In response to questions about climate risk disclosures, Gensler did not make any specific commitments, but rather stated that any new disclosures would be based on the concept of materiality, meaning that, while a single piece of information may not be material by itself, it may nonetheless be significant in the context of the total mix of information made available to investors. Gensler elaborated: "The courts have helped define that it's the investor community that gets to decide what's material to them; it's not a government person like myself." He also stated: "It's all about that reasonable investor, and if they think it's significant in the mix of information, I'm going to be guided by that."
Nonetheless, Gensler recognized that "increasingly, investors really want to see climate risk disclosures" when weighing potential investment opportunities and the "SEC has a role to play to help bring some consistency and comparability to those guidelines." He added: "I think issuers would benefit from such guidance, so I think through good economic analysis, working with the staff, and putting it out to the public to get public feedback on this, this is something the Commission, if I'm confirmed, would work on." In response to questions from Sen. Cynthia Lummis (R-WY) about what effect disclosure rules would have on energy companies' ability to raise capital in particular, Gensler answered that climate risk disclosure rules could be "pro-issuer, pro-corporation and pro-investor" and provide companies with "some consistency, comparability, and some clear rules." While Gensler did not describe in detail the contours of what these disclosures would entail, when asked by Sen. Elizabeth Warren (D-MA) whether there is any reason why companies should be able to hide their climate risks from investors, Gensler replied simply, "No, they should not."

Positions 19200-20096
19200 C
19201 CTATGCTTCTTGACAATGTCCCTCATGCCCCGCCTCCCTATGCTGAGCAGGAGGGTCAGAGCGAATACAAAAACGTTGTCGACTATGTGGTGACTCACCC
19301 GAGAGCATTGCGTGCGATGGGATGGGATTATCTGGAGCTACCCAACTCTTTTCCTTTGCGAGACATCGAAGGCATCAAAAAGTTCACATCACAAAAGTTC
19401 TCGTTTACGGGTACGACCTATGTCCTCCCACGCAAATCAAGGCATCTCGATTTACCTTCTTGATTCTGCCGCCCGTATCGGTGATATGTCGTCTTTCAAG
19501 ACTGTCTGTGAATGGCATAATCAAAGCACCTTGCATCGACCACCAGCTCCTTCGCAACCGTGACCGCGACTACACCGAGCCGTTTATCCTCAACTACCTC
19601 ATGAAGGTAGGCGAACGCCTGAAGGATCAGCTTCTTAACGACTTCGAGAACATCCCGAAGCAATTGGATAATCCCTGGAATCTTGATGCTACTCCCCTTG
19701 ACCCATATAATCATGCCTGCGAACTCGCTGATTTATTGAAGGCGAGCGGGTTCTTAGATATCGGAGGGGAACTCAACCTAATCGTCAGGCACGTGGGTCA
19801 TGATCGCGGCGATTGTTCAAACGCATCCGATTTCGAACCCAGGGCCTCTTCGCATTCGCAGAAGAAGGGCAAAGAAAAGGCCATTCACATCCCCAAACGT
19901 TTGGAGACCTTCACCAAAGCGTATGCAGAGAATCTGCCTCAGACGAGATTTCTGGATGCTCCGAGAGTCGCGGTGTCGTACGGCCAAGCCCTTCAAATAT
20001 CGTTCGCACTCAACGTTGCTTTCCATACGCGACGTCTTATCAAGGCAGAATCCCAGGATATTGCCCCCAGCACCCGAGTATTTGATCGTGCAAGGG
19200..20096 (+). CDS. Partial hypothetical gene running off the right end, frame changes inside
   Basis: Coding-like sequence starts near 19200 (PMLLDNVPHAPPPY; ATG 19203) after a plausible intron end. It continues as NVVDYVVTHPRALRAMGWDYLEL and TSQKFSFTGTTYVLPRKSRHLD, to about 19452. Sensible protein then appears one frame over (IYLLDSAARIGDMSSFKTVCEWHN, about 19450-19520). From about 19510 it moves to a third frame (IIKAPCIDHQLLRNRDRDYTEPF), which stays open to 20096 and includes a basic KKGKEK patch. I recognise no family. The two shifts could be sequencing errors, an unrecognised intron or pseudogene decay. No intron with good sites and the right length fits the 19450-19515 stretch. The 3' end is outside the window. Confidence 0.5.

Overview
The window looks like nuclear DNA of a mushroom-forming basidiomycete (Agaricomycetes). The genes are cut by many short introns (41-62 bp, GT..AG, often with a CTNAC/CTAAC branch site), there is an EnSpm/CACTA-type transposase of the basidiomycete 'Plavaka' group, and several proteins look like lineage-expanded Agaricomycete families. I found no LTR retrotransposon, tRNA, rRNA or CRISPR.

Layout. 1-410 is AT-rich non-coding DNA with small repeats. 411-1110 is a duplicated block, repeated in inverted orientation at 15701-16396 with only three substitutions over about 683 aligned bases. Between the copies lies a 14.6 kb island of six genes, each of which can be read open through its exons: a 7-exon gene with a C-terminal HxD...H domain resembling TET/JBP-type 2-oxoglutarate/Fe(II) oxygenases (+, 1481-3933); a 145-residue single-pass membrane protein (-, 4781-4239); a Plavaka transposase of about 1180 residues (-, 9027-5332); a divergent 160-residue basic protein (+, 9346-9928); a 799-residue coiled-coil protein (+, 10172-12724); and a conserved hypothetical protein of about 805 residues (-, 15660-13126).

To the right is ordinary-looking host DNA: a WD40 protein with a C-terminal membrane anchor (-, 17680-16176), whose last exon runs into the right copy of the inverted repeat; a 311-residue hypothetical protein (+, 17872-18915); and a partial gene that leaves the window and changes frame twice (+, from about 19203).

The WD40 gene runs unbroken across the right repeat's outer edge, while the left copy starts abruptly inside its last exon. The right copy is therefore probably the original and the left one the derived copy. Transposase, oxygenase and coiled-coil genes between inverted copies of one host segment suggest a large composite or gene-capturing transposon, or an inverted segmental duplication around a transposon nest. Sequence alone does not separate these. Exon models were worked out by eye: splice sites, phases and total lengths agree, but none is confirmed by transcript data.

During the hearing, Ranking Member Toomey addressed a proposal released by Nasdaq in December 2020 that would require companies on its exchange to publicly disclose diversity information about their board of directors and push them to have at least "one [board member] who self-identifies as female and one who self-identifies as either an underrepresented minority or LGBTQ." This proposal has largely received support from Democrats, who have said that the SEC should require publicly listed companies' financial disclosures to include more information about diversity. Some Republicans have publicly opposed requiring such disclosures, saying that it interferes with board members' duty to govern companies in the best interests of the shareholders.
Ranking Member Toomey observed that it is not Nasdaq's place to "use its quasi-regulatory authority to impose social policies" and asked Gensler if he thought companies should be "forced or pressured to comply with some kind of quota with respect to race, gender and sexual orientation." In response, Gensler did not say whether he would support Nasdaq's proposal, but rather indicated his focus was on looking for ways for companies to disclose information on workforces more generally. He said that "human capital is a very important part of the value proposition in so many companies" and that diversity on boards and senior leadership "benefits decision making." He committed to "look at what information investors want" in disclosures in terms of demographic data about firms' employees. Referencing the former SEC Chair, Gensler elaborated: "Clayton took up some approaches to human capital, but I think it's always evolving, and we will look at what information investors want in this broad arena about the human capital, including diversity, at the companies they're investing in."